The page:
Slugger Presses for His Goals : Venice First Baseman Sets His Sights on the Pros
If Charles Atlas were alive, he would be very proud of Colin Franker, the Venice High School first baseman whose power hitting led his team to its second straight Los Angeles City 3-A championship.
Franker didn’t get sand kicked in his face by the bully of the beach, as always happened in the magazine ads for Atlas’ body-building course. The Venice senior didn’t determine to turn his puny body into a powerful physique through weightlifting and Atlas’ “dynamic tension” techniques and then return and beat up the bully.
But Franker, who had been an all-star baseball player since his first year in Little League, did have his nose rubbed in the dirt a little in 1982, when he was a 5-9, 130-pound, 15-year-old, third-string first baseman on a Culver City Babe Ruth league all-star team.
Most of that team’s starters, including Santa Monica High catcher Kelly Mann and Culver City High pitcher-shortstop David Dawson, had been on the team that won the national Babe Ruth championship the year before. And they were more widely heralded than Franker in high school--until this year.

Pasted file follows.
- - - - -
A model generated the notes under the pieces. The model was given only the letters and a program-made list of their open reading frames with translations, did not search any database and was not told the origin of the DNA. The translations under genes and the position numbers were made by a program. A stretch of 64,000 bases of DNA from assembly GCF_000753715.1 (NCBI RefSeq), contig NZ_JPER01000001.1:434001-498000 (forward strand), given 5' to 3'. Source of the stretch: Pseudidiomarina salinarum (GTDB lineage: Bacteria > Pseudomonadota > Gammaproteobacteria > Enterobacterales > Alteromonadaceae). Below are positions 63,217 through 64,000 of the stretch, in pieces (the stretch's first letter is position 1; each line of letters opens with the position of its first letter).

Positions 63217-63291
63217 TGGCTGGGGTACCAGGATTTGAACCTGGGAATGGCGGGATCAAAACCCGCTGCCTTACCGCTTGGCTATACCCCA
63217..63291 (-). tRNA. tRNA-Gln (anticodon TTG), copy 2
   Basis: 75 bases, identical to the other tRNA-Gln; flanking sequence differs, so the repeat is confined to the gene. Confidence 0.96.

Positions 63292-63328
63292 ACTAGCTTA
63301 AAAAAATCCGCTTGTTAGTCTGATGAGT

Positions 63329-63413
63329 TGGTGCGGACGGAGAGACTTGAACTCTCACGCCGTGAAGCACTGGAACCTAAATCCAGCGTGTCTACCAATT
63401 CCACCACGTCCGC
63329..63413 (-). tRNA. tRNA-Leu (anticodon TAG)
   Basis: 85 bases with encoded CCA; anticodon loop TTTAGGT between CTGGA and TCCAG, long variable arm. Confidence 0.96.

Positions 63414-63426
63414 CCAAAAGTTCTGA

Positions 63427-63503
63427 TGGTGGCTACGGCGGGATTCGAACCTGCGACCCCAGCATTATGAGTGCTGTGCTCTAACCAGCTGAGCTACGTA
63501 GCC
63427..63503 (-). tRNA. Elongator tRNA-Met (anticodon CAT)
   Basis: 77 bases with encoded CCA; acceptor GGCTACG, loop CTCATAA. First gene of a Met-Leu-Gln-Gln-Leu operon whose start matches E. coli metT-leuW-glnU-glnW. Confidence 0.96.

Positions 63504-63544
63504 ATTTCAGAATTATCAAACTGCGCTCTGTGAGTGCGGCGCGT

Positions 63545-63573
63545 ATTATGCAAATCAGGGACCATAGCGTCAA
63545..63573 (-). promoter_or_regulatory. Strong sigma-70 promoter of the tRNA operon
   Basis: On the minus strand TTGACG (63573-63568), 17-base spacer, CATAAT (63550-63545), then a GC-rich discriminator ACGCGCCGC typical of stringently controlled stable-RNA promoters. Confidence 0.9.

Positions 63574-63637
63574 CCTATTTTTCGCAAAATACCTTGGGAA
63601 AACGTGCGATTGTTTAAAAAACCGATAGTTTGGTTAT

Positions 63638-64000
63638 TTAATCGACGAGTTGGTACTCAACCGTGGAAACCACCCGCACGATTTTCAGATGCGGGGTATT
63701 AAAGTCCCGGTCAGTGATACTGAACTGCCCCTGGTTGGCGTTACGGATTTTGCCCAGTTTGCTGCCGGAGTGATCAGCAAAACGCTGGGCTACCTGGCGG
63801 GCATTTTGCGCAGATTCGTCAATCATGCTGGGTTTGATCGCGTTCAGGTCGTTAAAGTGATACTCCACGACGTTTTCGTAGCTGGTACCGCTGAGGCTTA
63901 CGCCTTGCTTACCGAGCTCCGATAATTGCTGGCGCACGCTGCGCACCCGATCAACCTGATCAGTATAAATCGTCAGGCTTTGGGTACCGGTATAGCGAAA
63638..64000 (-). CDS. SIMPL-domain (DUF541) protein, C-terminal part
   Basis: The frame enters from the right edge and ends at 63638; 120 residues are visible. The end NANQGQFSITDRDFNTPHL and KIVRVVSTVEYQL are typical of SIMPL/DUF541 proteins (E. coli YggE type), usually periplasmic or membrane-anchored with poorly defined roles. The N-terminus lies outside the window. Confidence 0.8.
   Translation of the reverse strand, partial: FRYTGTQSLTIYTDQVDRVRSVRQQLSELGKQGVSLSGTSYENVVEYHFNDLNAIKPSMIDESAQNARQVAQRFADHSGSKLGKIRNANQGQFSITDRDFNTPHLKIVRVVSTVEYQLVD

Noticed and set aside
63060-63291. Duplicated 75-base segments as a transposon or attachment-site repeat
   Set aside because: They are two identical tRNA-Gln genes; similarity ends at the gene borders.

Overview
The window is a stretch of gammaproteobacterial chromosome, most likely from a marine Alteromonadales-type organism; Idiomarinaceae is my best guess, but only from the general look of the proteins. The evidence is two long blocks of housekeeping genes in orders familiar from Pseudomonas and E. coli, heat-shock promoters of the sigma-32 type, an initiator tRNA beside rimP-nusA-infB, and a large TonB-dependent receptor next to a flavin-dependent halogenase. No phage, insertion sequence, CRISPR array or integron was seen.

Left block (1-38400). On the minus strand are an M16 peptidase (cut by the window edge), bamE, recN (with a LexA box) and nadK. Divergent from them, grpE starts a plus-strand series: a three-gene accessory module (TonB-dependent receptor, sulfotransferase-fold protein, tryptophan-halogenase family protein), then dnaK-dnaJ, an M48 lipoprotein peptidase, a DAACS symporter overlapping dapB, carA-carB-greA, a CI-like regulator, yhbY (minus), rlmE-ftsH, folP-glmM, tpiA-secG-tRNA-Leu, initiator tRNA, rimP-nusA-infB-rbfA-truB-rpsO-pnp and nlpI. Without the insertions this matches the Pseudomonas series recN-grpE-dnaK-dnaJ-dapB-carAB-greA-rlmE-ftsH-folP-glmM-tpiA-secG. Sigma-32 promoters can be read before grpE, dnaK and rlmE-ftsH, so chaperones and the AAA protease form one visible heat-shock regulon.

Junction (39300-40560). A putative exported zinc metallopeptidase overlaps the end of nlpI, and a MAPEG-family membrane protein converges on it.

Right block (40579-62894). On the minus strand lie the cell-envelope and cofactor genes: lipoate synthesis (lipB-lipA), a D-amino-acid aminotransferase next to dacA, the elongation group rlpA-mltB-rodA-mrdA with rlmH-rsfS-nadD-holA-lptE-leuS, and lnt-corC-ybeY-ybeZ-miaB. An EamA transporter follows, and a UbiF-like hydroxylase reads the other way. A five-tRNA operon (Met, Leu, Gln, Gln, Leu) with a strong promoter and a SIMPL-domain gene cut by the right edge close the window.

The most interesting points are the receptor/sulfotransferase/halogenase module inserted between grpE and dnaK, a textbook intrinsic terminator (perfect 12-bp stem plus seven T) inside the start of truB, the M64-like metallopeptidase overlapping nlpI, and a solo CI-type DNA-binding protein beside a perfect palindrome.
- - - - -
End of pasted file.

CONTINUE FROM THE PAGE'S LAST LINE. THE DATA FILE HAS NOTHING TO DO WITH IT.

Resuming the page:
Weights, Muscle, Power
Third stringers didn’t get much chance to play on that Babe Ruth team, and Franker badly wanted to play--so much that after the season he went on a weightlifting program and grew into a 6-0, 185-pound slugger who can bench press 275 pounds. And meanwhile, he and his bat have given outfield fences--not bullies--quite a pounding.
Not only would Charles Atlas be proud of Franker, but so would Horatio Alger for the way he went about becoming a success in baseball. “At the start of each season I set goals,” he said in an interview at the Venice High baseball field, where one of his playoff homers this year cleared not only the right field fence but also three houses across the street.
His goal in his sophomore year was to make the varsity, and he did, halfway through the season after starting out on the junior varsity.
As a junior, he said, his goals were to help Venice win a City championship and to be the first baseman on the All-City team. He did both, after he hit .440 with 5 home runs and led the Western League with 33 runs batted in. Venice defeated Westchester, 3-2, in the title game at Dodger Stadium, and Franker singled twice in four trips to the plate.